Punk. Out of your element, what visuals or audio stimulate you?
AH: I originally studied film before landing in jewelry design. To me, image is very important! I like provocation...in any art form. Being forced to think or feel is so important our contemporary age filled with complacency. An image that shocks (and not just for the sake of it) or makes me feel anything genuine, is what truly matters. It is not important if it is black and white, colour, pop or punk – as long as it makes me feel something. Musically, I love the sound of the electric guitar - especially the distortion of it. This has always been this way, ever since I was very young, I feel it like riding a wave within my inner self.
BG: For me on the other hand, urban planning forms a big draw. By this I mean architecture, industrial design, DIY building and innovative ways to construct structures in natural environments. Sustainable living is big on my radar too! When it comes to tunes, I love music that relaxes me. It can be a useful tool to help slow the brain down. Or perhaps I am just getting old!
Belonging. What personal belongings do you treasure most?
AH: I have a box of letters under my bed that I have collected throughout my life. Most of them are from my grandmother, when we lived in different countries. She was a huge part of my childhood and it is a way of remembering her and the lessons she taught me.
BG: I have a taxidermy pheasant that takes up a proud spot in my house. It belonged to my grandfather and is pretty old. I got pretty sick when I was young and had it above my bed when I was getting better, so he kind of became my little mate. He has been around me longer than most people I know so I owe him a shout out in this conversation.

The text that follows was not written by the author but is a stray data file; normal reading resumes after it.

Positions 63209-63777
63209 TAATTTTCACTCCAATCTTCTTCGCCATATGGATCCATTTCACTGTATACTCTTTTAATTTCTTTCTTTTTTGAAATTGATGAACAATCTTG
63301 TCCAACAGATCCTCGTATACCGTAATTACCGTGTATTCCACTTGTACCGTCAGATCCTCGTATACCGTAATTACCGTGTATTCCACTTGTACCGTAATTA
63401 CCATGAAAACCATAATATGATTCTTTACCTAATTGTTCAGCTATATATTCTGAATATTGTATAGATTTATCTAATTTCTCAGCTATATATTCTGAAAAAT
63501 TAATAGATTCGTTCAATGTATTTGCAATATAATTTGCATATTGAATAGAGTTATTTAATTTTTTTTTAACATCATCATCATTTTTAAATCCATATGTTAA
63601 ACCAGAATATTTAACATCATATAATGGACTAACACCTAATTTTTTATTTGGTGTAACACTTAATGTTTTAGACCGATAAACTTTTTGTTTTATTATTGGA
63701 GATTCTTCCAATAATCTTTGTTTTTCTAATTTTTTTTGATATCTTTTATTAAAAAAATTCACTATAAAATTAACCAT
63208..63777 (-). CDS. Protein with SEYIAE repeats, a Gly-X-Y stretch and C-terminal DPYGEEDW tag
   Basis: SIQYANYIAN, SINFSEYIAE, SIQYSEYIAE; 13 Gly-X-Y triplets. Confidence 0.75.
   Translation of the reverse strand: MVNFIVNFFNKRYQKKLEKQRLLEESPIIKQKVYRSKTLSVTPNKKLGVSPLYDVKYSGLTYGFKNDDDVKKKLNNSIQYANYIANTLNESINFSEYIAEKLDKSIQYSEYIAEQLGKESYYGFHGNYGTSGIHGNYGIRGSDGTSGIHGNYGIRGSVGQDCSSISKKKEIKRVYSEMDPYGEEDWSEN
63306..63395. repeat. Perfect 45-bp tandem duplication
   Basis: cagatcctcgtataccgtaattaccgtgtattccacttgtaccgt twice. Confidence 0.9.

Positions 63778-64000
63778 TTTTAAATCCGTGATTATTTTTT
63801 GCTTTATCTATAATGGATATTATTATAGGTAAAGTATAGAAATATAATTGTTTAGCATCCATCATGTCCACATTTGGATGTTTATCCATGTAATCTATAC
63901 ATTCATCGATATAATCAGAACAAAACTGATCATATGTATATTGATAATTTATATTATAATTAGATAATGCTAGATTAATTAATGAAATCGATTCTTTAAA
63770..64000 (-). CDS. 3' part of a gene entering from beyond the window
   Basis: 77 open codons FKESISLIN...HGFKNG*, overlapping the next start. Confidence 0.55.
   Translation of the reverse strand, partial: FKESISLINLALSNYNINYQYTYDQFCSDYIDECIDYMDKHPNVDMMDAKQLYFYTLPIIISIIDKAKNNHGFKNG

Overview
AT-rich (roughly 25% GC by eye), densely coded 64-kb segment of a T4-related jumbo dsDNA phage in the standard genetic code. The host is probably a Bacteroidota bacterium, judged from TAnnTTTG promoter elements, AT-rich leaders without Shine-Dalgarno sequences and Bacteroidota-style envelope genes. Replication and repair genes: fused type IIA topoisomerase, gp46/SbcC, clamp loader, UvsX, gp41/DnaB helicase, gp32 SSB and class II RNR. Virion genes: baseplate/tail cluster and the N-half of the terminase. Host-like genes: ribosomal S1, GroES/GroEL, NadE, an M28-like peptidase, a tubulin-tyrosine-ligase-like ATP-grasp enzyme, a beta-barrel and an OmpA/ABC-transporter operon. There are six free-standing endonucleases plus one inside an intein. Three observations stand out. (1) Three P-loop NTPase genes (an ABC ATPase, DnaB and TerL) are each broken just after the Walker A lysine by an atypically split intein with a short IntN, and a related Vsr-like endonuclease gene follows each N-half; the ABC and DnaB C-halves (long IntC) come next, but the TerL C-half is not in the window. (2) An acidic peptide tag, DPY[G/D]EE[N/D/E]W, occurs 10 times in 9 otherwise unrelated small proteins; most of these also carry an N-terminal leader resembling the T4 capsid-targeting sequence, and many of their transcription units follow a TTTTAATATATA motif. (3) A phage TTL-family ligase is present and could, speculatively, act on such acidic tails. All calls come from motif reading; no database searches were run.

Sociable. How do you choose to engage your surroundings?
AH: I feel like we are very fortunate to be able to travel and constantly be inspired by the world, its history and the different cultures that inhabit this planet. On the other hand, because we travel so much, I have become more of a hermit when I am home.
Good food with close friends is my choice of social outing now. Reconnecting and sharing real experiences is how new ideas about everything are born.
BG: I am generally a home-body kind of person. However, with summer its way over here, I have been venturing out of the jewelry cave. Getting outside amongst nature is a big part of me and I love feeling the sun on my back.
Devine. If you weren’t doing what you do today, what would you be exploring?
AH: It is hard for me to imagine doing something else, to be honest. Something around music and film could be amazing. Anything. as long as I feel stimulated and able to operate on my own clock.
BG: I would sincerely love to get out of the city again. To be around the ocean more and be out in in the open underneath the sun. And definitely I would need to be using my hands.
Flatbread. To create, is to take part in this world. In what manner would you like for
your work to be consumed?
AH: Slowly…very slowly. I want people to buy our pieces because they feel something when they find and wear them. I like it when there is a story behind someone acquiring our work, or when people add their own meaning to it. Next this, as I mentioned already, I very much value the idea of our jewelry being passed on, becoming part of a new history.
BG: I suppose like anyone who creates something, you want to see your work take on its own life and journey. As a philosophy, I try to think about our work being around, long after I am gone.
All images shot for S/T MAGAZINE, courtesy, Henson.